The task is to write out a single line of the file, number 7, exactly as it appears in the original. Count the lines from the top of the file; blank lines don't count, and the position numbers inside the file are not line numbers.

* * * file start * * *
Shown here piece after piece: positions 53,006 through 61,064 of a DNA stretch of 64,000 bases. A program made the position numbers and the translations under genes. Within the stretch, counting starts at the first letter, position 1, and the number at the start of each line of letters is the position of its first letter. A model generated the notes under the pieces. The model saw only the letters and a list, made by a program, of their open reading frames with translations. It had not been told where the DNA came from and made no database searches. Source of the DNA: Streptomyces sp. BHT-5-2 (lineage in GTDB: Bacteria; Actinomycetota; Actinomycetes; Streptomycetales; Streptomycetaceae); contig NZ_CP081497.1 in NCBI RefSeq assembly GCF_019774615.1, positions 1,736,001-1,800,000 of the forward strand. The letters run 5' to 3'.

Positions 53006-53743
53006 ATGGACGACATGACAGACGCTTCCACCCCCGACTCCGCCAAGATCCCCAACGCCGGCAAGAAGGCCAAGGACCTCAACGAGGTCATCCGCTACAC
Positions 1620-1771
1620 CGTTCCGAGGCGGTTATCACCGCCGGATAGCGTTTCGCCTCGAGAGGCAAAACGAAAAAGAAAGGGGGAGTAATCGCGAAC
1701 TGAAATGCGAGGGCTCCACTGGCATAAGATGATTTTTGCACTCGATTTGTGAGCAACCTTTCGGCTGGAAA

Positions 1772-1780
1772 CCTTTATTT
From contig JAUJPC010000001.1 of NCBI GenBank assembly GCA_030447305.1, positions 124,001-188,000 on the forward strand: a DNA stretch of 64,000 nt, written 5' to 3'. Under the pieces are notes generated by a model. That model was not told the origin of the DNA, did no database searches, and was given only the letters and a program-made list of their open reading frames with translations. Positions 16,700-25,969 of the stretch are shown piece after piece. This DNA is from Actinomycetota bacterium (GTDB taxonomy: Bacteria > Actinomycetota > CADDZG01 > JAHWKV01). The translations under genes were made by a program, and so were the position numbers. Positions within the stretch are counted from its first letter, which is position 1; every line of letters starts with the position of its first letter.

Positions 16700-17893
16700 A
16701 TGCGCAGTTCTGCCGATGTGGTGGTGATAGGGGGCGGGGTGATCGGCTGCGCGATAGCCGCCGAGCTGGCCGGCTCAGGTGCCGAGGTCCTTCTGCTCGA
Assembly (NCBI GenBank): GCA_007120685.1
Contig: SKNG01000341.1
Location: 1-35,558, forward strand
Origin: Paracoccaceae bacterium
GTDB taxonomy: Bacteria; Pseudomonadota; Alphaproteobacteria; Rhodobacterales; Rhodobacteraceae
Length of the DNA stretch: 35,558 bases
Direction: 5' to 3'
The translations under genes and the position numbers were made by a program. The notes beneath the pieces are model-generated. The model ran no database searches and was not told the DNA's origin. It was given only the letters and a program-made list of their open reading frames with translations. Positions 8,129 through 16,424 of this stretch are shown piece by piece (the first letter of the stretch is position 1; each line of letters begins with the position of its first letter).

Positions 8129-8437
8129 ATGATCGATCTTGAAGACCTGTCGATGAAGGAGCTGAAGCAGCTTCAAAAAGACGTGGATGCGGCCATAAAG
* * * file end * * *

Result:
Positions 1772-1780